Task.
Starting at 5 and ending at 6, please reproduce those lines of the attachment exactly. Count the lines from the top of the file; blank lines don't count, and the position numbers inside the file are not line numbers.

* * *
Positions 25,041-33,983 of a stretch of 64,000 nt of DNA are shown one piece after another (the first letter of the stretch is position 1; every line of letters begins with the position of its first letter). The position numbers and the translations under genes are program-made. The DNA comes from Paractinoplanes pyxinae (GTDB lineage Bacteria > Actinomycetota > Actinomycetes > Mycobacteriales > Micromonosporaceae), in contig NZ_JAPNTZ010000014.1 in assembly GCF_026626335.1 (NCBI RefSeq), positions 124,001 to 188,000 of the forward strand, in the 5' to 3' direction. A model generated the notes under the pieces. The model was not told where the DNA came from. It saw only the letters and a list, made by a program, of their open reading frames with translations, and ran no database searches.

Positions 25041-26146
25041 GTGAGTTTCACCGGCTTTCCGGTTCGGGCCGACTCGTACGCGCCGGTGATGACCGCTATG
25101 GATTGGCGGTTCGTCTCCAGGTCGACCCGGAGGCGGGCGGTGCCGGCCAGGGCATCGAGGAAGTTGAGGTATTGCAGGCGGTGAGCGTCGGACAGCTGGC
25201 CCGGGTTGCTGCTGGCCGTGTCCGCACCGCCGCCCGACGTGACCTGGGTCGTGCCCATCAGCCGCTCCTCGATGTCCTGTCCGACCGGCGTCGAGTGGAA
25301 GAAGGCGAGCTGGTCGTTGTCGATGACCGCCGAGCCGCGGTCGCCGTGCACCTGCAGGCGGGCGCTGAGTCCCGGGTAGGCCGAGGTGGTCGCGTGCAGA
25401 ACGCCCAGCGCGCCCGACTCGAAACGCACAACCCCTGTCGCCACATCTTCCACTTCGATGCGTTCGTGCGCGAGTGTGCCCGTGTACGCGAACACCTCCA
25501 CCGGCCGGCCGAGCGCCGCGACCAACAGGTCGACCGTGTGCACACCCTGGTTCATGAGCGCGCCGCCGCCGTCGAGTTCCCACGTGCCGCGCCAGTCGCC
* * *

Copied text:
25201 CCGGGTTGCTGCTGGCCGTGTCCGCACCGCCGCCCGACGTGACCTGGGTCGTGCCCATCAGCCGCTCCTCGATGTCCTGTCCGACCGGCGTCGAGTGGAA
25301 GAAGGCGAGCTGGTCGTTGTCGATGACCGCCGAGCCGCGGTCGCCGTGCACCTGCAGGCGGGCGCTGAGTCCCGGGTAGGCCGAGGTGGTCGCGTGCAGA